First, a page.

3. I’ve started writing a special series for Apartment 613 (a popular local culture blog here in Ottawa) about the relationship between bureaucratic culture and the city’s culture. You can read my interview with a local burlesque dancer and photographer, both of whom also happen to be public servants.
If I don’t publish anything between now and the new year have a great one and keep on scheming virtuously.

Originally published by Nick Charney at cpsrenewal.ca


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Julie Chase

I saw your flow chart. Boy do I hear ya!!! Loud and clear. Yes, Yes, “security reasons”….always For me to order a simple “non-networked” laptop, I need to go through a forest full of paperwork and email no less than 10 people in a group whom I have never met, never will so they can decide when I will be getting it. Having been through this twice, it takes no less than 7 months (if they are pushing it) to have the laptop delivered to my “work” office. If my requisition is on the bottom of the pile it “can” go to a year. The first one, I asked for Windows 7. I was told Windows 7 has NOT been approved and I will be getting Windows XP for my OS. (oh, er, well, ok) I guess it doesn’t matter that the “software” I am procuring (yes, another big maze and hoops to jump through) requires a minimum OS of Windows 7. (yeah, er…ok, but you’re not getting Windows 7). Now when I ordered the second laptop, lo and behold, I could get Windows 7. It had been “approved”. Nick, I bang my head against the wall whenever I am tasked with anything that remotely involves software or hardware “outside” what the “contractor” provides. Now the software vendors will not send us CD’s for the upgrades. Yep, you guessed it, buy online, pay online, download online. NOPE! not allowed. Why? “security reasons”. Ok, I guess it’s back to pen and paper to do our mission, which will slow production output.

Mark Hammer

Some 40 years ago, I had the pleasure of briefly chatting with Carl Sagan, whom I ended up sitting beside just by happenstance. I asked him how it was possible to wrap one’s head around the vastness of the universe, how one could even begin to think about it. He replied that after a while, the universe became a bit like a neighbourhood, and that one started thining in terms of “Go out to Alpha Centauri, hang a left, go 10 light years, and you can’t miss it…”.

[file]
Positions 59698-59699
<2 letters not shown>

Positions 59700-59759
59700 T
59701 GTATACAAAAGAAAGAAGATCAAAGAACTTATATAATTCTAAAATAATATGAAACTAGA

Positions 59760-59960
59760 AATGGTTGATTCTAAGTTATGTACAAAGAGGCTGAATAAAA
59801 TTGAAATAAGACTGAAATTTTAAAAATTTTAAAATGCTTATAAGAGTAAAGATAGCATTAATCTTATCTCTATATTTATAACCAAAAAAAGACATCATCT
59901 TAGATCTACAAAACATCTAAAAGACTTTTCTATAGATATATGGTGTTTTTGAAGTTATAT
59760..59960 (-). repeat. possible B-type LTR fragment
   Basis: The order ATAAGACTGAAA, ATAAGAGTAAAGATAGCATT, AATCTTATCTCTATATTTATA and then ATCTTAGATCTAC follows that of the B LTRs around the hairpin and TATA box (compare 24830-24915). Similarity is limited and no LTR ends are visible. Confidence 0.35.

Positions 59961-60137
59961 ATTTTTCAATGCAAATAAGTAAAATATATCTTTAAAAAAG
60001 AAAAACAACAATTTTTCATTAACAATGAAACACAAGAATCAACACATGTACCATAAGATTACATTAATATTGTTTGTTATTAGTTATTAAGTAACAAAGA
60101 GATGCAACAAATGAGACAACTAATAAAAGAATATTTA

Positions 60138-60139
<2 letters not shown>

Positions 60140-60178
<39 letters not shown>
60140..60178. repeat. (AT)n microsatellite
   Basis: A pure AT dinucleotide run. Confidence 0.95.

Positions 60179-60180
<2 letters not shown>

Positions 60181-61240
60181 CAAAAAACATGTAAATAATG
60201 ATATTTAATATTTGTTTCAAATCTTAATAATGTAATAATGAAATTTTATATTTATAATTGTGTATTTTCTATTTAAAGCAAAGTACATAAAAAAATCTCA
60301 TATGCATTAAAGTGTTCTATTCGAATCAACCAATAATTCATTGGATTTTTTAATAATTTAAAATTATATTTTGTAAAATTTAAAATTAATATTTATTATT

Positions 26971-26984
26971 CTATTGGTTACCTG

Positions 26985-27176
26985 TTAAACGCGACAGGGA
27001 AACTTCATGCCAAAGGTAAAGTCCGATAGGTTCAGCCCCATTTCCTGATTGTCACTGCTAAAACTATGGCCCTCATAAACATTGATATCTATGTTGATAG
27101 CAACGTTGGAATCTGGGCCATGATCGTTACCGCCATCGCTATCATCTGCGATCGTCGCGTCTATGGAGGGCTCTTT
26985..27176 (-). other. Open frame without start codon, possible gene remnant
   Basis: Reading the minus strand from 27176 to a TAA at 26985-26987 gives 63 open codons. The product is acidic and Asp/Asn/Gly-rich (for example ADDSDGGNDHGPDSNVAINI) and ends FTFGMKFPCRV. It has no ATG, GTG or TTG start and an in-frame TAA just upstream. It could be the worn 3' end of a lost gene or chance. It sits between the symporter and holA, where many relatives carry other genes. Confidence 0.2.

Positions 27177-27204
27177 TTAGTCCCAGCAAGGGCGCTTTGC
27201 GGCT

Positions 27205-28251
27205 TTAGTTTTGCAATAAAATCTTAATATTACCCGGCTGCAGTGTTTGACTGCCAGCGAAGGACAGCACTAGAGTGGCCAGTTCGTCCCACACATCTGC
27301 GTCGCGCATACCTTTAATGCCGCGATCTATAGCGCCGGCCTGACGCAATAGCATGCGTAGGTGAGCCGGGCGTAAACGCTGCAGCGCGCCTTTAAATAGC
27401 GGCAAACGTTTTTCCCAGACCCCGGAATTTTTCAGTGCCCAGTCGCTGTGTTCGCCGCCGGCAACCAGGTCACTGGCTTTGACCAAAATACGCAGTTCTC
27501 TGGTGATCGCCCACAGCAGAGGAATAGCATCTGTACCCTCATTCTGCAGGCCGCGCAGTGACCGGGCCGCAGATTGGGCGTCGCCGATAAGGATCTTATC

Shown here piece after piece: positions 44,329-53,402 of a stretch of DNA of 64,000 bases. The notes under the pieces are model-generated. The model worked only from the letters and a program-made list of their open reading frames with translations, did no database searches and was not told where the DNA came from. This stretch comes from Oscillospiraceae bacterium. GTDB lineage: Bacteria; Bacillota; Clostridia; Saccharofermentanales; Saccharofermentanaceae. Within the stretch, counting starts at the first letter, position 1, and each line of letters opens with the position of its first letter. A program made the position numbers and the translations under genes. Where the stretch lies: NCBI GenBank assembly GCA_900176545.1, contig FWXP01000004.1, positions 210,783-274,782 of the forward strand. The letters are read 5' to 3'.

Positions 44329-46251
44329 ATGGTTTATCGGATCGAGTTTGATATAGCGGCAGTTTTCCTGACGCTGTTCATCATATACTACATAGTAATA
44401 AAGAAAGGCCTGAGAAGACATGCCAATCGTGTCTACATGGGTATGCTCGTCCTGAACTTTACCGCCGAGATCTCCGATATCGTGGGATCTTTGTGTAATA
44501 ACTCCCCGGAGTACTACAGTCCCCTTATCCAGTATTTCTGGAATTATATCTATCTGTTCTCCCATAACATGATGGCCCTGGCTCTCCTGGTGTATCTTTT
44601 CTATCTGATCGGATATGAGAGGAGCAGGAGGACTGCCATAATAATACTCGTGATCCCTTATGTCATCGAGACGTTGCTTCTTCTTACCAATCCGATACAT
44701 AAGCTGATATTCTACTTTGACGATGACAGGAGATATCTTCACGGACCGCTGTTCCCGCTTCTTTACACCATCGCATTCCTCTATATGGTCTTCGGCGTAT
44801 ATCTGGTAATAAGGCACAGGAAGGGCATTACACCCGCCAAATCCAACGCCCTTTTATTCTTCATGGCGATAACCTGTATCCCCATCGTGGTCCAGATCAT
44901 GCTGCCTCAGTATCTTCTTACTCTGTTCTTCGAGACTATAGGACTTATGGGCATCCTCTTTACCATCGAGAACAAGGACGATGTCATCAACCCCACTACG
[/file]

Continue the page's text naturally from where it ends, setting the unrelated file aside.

The value of having models and analogs, physical and otherwise, is often pivotal in conceptualizing difficult problems. And often counter-intuitive models can shine brighter clearer light than you might imagine. When I first entered government, I worked in employment test development. Much to my surprise, one of the best articles I ever read on test development was not an article on test development at all. It was an article I had read in Byte magazine nearly 2 decades earlier, on the psychology of computer-game design. It was written by Nolen Bushnell, then president of Atari. You can imagine that the state of computer gaming was rather restricted at that point in history: Space Invaders, Centipede, Brick Out, etc. But Bushnell took it all and crystallized it for me in a way that made employment-test design, and dare I say it, university exam design, coherent. He gave me a conceptual framework that let me see things I had not previously seen.

And I hasten to add there was a sizeable gap in time between when I read the article and had the insight. The gestation period for stepping out of the box should not be thought of as necessarily short. If you think that the payoff ought to be immediate, you’re missing the point.

Great ideas, epiphanies, insights, come from focus, but they also come from the most unlikely of places sometimes, and at the most unlikely of times, too. So get out there. Stroll out to the perimeter of your knowledge and peer over the edge. Let your employees look over that edge. Turn “I wonder if there is another way of looking at this?” into a habit of mind that doesn’t have to be struggled with, but that comes easily.